Tuesday, February 28, 2012

Google Goggles

National Public Radio and the New York Times, among other sources, have been reporting on the forthcoming "Google Goggles" that are purportedly being designed at the Google X labs in Mountain View, CA.  The goggles would offer their wearer an augmented reality display capable of providing information relevant to any particular context in a way similar to how news channels provide viewers with a graphic layer of time, weather, market updates, breaking news, etc. over the live-action shot.

The concept of augmented reality goggles isn't unique or new.  Two other developers are also working on similar designs, and contact lenses with similar functionality have been discussed in the past.  If we include science fiction, the idea is actually quite old indeed.  So the reason this story has captured my attention is not its novelty, but the reflection that is provoked when we consider that it will be a reality.

The consequences of the Google Goggles are similar to what my collaborators I have described previously as an "intercept scenario" simulation (Jones, Lombard & Jasak, 2012).  In such a simulation, the brain and body are separated so that all nerve impulses are intercepted and fed into a mainframe computer in a style similar to that of the The Matrix (1999).  The goggles are only different insofar as they intercept perception outside of the body.  Permitting the physical world to be framed and interpreted by streams of information flowing before your eyes, effectively changes the bedrock of reality as surely as any simulation.  So why waste processing power building a complete simulation when you can control the way people interpret their existing reality through dependence on external tools of interpretation?

Some will see this prediction as alarmist, pointing out that if you don't want the glasses you don't have to buy them and that you can always take them off.  I would respond through recourse to the example of ordinary glasses used for vision correction.  Those of us who wear glasses know how different and disorienting the world is when we remove them.  Imagine glasses that not only aid your perception, but your cognition as well.  Indeed, at some point, removing these glasses may be like removing a part of yourself.  Though... it would be a part of yourself that wasn't really yours to begin with.

Tuesday, February 21, 2012

The Cyborg's Dilemma... Again.

"The Dilemma of Being a Cyborg" is an article by Carina Chocano which recently appeared in the New York Times magazine addressing the growing anxiety that many people face concerning what appears to be universal digitization.  In 1997, Frank Biocca first described the cyborg's dilemma in these terms:
The more natural the interface the more 'human' it is, the more it adapts to the human body and mind.  The more the interface adapts to the human body and mind, the more the body and mind adapts to the non-human interface.  Therefore, the more natural the interface, the more we become 'unnatural,' the more we become cyborgs.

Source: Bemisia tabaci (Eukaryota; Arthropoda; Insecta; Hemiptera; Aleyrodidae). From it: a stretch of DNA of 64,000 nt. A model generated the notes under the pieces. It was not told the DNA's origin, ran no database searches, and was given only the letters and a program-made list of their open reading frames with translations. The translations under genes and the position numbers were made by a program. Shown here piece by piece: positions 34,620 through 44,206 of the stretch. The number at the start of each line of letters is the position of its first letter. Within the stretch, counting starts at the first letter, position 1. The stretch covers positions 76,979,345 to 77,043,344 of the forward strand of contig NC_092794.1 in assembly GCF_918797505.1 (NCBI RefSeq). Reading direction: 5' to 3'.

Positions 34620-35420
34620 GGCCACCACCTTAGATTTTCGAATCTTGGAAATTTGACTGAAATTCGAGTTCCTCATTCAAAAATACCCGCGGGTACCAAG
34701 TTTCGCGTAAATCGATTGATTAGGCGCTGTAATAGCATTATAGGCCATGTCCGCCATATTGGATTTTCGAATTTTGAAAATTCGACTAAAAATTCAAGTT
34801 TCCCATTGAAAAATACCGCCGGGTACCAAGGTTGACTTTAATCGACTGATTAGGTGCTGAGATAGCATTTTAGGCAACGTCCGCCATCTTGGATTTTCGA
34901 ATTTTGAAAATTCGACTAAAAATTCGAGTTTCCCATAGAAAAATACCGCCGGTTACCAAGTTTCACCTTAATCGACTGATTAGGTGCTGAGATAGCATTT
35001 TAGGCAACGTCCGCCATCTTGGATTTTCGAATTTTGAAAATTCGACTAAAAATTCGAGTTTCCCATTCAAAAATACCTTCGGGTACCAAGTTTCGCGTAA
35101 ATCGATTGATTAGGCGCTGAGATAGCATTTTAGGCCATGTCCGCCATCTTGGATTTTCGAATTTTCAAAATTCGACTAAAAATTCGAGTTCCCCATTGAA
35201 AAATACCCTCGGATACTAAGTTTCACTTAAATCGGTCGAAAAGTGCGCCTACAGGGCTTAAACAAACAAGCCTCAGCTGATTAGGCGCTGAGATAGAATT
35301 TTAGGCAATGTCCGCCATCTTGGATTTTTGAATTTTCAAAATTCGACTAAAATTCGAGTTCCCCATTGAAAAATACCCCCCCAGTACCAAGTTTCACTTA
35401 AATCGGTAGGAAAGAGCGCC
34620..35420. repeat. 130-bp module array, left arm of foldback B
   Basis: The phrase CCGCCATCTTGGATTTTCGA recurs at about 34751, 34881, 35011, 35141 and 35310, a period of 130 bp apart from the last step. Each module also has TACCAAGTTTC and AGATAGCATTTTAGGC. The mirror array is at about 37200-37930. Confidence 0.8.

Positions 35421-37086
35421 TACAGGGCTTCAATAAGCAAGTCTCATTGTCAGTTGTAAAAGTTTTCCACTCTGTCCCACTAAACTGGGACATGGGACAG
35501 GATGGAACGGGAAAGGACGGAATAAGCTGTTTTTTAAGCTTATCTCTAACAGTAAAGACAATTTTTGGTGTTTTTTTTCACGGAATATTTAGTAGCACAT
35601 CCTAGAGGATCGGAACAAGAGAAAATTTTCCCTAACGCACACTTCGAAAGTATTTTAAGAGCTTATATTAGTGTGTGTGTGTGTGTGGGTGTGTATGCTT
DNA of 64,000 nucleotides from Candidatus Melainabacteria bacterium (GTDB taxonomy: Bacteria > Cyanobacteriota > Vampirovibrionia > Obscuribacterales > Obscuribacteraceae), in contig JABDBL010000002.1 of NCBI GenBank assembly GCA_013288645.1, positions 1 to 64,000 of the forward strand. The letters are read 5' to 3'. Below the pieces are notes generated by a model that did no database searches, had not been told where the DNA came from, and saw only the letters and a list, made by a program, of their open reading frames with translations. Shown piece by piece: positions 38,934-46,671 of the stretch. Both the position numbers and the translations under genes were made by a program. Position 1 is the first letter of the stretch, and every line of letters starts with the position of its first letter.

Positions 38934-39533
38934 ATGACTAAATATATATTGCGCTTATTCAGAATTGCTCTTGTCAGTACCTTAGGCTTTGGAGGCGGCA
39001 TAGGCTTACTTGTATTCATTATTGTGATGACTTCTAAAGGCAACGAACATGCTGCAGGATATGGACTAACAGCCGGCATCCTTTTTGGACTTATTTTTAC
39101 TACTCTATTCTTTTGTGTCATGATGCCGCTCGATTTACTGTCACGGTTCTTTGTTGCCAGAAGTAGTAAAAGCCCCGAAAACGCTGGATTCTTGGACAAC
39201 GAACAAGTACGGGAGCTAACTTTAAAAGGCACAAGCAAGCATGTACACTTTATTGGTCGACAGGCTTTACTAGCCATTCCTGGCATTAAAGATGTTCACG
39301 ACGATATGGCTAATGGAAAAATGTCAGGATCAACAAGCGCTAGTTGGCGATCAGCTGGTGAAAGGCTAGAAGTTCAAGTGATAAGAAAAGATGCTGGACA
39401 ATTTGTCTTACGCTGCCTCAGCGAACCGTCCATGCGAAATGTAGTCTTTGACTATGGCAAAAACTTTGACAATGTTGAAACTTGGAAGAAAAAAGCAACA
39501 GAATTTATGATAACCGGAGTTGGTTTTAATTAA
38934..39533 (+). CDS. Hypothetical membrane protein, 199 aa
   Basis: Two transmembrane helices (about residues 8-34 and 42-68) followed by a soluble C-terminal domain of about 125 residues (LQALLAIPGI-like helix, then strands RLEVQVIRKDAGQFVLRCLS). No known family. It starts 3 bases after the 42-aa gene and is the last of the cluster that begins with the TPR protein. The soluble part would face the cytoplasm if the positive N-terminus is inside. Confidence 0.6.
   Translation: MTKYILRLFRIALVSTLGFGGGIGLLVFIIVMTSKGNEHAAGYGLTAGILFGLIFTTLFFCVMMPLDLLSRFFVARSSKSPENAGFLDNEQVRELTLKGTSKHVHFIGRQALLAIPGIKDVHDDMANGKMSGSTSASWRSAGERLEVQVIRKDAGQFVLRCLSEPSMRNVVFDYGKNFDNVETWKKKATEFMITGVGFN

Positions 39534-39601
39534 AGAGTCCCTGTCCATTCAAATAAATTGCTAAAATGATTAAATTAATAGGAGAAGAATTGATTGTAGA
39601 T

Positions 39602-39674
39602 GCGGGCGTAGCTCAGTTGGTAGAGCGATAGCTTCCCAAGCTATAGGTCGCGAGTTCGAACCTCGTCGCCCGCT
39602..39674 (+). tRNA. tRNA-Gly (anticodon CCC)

At the TED conference in 2010, Amber Case seized on this theme with her talk, "We're All Cyborgs Now," noting the capacity for digital storage devices to augment memory, cognition and consciousness.  Aside from this, much has been written in the field of Embodied Cognition on the subject of cognitive offloading and how it suggests that the boundaries of our minds may not coincide with the boundaries of our physical brains.

Chocano brings a humanistic perspective to the subject, noting the important role that physical objects have played in establishing context and meaning in her life.  She is leery of the transformation, reduction, and compression of everything into "data" and the increasing dependence most of us have on the volumes of digital information at our fingertips.  Chocano, thus describes her "cyborg's dilemma" in the following way:
We're collectively engaged in a mass conversion of what we used to call, variously, records, accounts, entries, archives, registers, collections, keepsakes, catalogs, testimonies and memories into, simply, data.
Throughout the article, Chocano seems self-critical and conscious of her own reluctance to immediately embrace the digital future, but the reasons for her concern are not without basis.  Her suspicion that access to information is not the same thing as knowledge is supported at length by the work of Nicholas Carr ("Is Google Making Us Stupid?" and The Shallows).  Related to this concern, though perhaps more sinister, is the standardization and accessibility facilitated by digital technology.  In a completely standardized digital world, we don't own our own knowledge.  Our life histories, buying habits, social networks, intellectual labor - indeed our very identities - are swallowed by and subordinated to the metaprograms that beckon us to join, share and participate in this new culture even as we relinquish our control over it.